The internal medicine internship started in September. Since we did not have to assist during operations and anaesthesia, it was relatively easier than the surgery internship. The internal medicine internship allowed us to have more time and energy to learn basic examinations, such as measuring blood pressure and touching lymph nodes. We had to arrive at the clinic at 8:30 a.m. every morning. After preparing for what was needed for the clinic, we started to consult and perform physical examinations for patients at 9 a.m. Then, we reported the patient’s condition to the doctor.
The internal medicine clinics are divided into general internal medicine clinics, respiratory clinics, oncology clinics and behaviour clinics. The respiratory clinic is responsible for illnesses concerning cardiopulmonary function. Cardiopulmonary function tests and cardiac ultrasound are performed in the clinic. For the oncology clinic, as the name suggests, it is a tumour specialist and chemotherapy is performed in the clinic, while the behavioural consultation is to improve behavioural problems by training and drugs.
In the internal medicine clinic, blood tests, x-ray and ultrasound are done to improve the accuracy of differential diagnosis. Doctors patiently explain the reason for the examination to the pet owners. Thus, it is very important to learn how to make the pet owner better understand the various examinations. If it is not explained clearly, the owner may refuse some paid examinations, which may result in the animals not being able to get the most suitable treatment. After the examination, its results should also be explained to the pet owner in detail. For example, a blood test can tell whether the animal has anaemia, and whether its liver and kidney function and its body is inflamed or not; X-ray results can tell whether their lungs are abnormal, whether their organs are enlarged or shrunken, or whether there is a tumour; and ultrasound is a more careful examination of organs, such as the size of the kidneys and bladder, the thickness of the intestines, and even the condition of the organs. Therefore, each examination method has its own importance, and none of them can be replaced.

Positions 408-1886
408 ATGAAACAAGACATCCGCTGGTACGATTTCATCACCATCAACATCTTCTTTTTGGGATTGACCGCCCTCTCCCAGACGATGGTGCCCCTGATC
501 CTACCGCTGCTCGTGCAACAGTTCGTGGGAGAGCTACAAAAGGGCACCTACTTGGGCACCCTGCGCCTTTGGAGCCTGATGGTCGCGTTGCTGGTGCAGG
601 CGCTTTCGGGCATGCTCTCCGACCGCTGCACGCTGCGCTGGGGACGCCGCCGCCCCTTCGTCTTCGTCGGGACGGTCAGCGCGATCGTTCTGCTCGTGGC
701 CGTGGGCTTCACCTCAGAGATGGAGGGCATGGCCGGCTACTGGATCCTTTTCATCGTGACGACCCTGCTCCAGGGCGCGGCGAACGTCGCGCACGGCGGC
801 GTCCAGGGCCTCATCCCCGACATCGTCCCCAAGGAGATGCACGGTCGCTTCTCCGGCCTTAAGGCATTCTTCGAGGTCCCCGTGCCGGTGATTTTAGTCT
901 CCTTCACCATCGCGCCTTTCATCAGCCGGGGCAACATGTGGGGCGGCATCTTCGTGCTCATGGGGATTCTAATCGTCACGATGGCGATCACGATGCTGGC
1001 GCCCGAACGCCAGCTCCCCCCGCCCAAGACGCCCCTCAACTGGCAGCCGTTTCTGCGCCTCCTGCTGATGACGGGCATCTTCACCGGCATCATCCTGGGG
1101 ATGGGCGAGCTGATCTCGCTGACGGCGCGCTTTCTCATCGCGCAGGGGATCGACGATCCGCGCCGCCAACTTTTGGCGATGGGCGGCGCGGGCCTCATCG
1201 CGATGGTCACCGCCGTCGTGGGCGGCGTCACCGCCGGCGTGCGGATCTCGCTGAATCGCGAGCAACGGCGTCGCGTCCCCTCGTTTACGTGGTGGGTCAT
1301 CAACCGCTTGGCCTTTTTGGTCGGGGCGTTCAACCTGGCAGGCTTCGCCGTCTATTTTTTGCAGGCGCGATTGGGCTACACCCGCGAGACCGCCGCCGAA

In this academic year, I took a course called independent study, which consists of a TNR day per month (basically means neutering day), taking care of stray animals and taking part in stifle joint research by the master students. Hence, it provides me with the opportunity to contribute to helping these little lives, which I have been really interested in.
As part of the curriculum of NTU, the way of us carrying out TNR resembles that of any other normal surgery in the animal hospital, therefore we could be able to learn the skills and knowledge in veterinary surgery and give a helping hand to the stray animals at the same time. That means, remarkably strict sterility, gas anaesthesia, etc are still involved in our TNR surgery. A single neutering surgery generally takes more than 2 hours (Indeed, in reality, many steps are in neutering stray animals and it usually lasts for half an hour for the sake of limited resources) Moreover, the teacher and the master students are really strict to us. Job assignment is based on the scores we obtained in the exam at the very start of TNR day. Still, I did learn a lot as a result, including anaesthetic medicines, side effects, sterility, procedures, tools, and skills, etc.